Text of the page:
That approach has many benefits to Baylor and BUMC, he says. "When you are doing cutting-edge research, you attract the best physicians, the best researchers and the best health care workers. This pays off enormously for the students in having the best teachers, seeing the research in action and participating in the work."
Word is getting out. A case in point is Baylor graduate student Chun-I "Junnie" Yu, who was working at a mouse laboratory in Taiwan when she read a paper written by a researcher at BUMC, Jacques Banchereau, that changed her life. Yu was inspired to write asking to join his work, which has the potential to improve the lives of cancer patients, transplant recipients and flu sufferers.
In 2003, Yu completed her coursework in Waco and immediately began work in the laboratory of Banchereau's colleague Anna Karolina Palucka in Dallas.
Banchereau and Palucka are two of the original investigators in one of BRI's newest strategic initiatives, the Baylor Institute of Immunological Research (BIIR), established 10 years ago by Banchereau, the former director of the Schering-Plough Laboratory for Immunological Research near Lyon, France, where he was one of the first scientists in the world to grow human dendritic cells (DCs).
Banchereau is the lead author of the 1998 Nature paper, "Dendritic Cells and the Control of Immunity" (Nature, 392: 245-52, 1998) -- the sixth most-cited paper of the last decade, according to The Scientist magazine's October 2002 issue -- that helped usher in the dendritic cell era in medical research.
DCs are named for their treelike projections called dendrites. The cells once were regarded as unimportant, but in part due to Banchereau's work, they are now known to act as sentries that recognize foreign invaders and present their antigens to the immune system, which makes antibodies against the interlopers. The antigen-antibody reaction is at the basis of the immune response.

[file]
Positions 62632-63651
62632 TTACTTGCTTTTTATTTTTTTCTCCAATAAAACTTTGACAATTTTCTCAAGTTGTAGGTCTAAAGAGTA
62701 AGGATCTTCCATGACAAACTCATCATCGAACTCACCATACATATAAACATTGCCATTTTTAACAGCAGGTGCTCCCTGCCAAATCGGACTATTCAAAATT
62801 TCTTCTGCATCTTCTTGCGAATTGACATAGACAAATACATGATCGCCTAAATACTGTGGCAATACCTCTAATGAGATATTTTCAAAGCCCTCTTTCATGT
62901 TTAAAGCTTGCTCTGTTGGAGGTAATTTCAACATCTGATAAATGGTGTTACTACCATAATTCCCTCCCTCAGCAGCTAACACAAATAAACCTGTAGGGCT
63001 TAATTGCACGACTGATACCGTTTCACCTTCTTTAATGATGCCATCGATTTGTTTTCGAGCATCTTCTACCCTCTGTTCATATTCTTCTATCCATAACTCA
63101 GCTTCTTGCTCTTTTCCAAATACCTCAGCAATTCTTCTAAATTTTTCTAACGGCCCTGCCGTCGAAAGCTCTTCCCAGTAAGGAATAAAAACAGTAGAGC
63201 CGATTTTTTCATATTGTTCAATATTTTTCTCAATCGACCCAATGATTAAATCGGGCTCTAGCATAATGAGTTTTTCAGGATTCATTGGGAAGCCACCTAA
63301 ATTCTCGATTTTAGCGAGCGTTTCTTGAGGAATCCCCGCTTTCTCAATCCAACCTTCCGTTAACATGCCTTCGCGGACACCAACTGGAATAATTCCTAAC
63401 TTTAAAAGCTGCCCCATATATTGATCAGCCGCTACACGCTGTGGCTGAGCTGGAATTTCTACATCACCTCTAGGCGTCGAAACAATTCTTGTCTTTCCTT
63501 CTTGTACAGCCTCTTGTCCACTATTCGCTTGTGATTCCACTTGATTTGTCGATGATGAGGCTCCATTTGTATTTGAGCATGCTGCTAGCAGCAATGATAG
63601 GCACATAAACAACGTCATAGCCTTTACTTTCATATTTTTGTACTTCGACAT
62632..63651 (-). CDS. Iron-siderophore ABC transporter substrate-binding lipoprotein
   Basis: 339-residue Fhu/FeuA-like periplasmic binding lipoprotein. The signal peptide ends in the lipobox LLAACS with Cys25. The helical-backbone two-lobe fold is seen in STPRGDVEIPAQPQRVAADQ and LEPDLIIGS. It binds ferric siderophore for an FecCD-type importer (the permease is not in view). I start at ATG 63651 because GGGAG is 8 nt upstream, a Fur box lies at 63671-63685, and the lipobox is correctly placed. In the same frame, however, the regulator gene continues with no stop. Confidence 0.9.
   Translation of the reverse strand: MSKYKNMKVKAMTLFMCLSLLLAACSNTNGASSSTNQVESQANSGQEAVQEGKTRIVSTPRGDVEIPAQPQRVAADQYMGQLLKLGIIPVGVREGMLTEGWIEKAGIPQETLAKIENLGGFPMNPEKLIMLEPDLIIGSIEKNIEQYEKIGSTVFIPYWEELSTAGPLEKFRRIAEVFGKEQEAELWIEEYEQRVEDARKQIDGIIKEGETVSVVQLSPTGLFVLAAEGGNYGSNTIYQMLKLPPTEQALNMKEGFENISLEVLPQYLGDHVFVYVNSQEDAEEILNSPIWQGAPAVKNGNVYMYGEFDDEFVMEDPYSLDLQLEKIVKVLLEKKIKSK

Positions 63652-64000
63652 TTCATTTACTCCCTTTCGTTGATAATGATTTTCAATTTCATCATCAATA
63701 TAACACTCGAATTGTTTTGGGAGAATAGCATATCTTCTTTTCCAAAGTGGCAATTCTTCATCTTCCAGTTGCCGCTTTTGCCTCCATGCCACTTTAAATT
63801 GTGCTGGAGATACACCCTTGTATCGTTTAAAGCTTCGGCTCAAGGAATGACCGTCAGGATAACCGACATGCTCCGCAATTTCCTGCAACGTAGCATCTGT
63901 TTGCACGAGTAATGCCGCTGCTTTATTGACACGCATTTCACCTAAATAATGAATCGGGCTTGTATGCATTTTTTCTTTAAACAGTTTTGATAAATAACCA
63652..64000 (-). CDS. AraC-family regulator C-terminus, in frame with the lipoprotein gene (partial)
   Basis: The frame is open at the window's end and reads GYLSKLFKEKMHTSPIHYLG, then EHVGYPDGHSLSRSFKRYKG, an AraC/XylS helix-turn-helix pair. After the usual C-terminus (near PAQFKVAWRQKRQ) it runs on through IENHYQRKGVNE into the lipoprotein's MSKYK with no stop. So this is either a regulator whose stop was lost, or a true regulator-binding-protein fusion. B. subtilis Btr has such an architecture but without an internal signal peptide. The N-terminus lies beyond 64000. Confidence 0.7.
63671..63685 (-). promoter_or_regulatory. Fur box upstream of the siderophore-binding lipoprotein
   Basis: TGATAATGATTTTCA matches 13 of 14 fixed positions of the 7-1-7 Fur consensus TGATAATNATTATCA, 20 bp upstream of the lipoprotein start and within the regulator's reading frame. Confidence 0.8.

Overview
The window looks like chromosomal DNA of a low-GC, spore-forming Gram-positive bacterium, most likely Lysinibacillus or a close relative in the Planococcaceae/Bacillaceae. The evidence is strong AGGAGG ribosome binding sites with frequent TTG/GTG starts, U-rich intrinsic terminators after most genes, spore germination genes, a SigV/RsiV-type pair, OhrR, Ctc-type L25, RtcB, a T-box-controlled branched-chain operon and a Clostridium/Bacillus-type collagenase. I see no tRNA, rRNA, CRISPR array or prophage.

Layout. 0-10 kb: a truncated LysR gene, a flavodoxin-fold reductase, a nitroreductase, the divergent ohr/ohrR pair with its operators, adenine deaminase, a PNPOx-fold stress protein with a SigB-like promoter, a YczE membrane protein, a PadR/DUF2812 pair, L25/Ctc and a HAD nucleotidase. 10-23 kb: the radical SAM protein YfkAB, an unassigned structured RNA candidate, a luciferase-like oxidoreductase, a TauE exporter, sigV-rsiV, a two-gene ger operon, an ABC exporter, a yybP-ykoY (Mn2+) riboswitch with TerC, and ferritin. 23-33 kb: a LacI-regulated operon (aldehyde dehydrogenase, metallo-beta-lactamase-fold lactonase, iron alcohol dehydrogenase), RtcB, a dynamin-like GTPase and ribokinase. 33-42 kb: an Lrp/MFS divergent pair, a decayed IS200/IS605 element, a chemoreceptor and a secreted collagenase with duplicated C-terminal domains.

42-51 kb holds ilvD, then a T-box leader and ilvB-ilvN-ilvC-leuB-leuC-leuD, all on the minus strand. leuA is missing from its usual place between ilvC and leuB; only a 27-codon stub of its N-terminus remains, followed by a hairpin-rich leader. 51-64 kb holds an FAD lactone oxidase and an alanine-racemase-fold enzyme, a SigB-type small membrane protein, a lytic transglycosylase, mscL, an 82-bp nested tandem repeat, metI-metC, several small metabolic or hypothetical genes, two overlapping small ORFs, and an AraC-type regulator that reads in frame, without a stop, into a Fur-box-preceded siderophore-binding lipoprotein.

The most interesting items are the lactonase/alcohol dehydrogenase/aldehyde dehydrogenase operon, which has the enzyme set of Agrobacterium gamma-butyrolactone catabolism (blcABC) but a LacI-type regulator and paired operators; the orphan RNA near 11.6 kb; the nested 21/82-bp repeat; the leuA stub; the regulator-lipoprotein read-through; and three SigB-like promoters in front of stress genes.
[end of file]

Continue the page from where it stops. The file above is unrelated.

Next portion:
That response can be both beneficial, as in the case of a foreign virus or bacteria, or problematic, as when the immune system targets a transplanted organ or a person's own cells in autoimmune diseases. Clearly, learning to manipulate DCs holds the potential to treat many diseases and conditions.
The National Institutes of Health has awarded several grants to Palucka for her efforts to manipulate the immune system to fight cancer. Since 1999, Palucka and Banchereau have conducted Phase I and Phase II clinical trials of highly personalized cancer vaccines in 80 patients with treatment-resistant stage IV malignant melanoma, a condition with a bleak prognosis. Approximately 80 patients have been vaccinated and the results are encouraging, Palucka says.
"What we've found is that the dendritic cell vaccines can induce immune responses against melanoma and in some patients they can induce durable regression of tumors," she says. In fact, four of the original 18 patients remain alive more than five years after entering the study and many others have survived at least two years.
Unlike traditional cancer therapies, the vaccine approach has virtually no side effects. "So far, the safety profile has been amazing," she says.
"You can draw a parallel that what we are trying to do is much like what people are trying to do with the flu vaccine," she says. When a person gets the flu vaccine, the dendritic cells in the patient's body will pick up vaccine antigens, and then educate the immune cells in the blood to recognize them and protect the person by forming antibodies, Palucka says.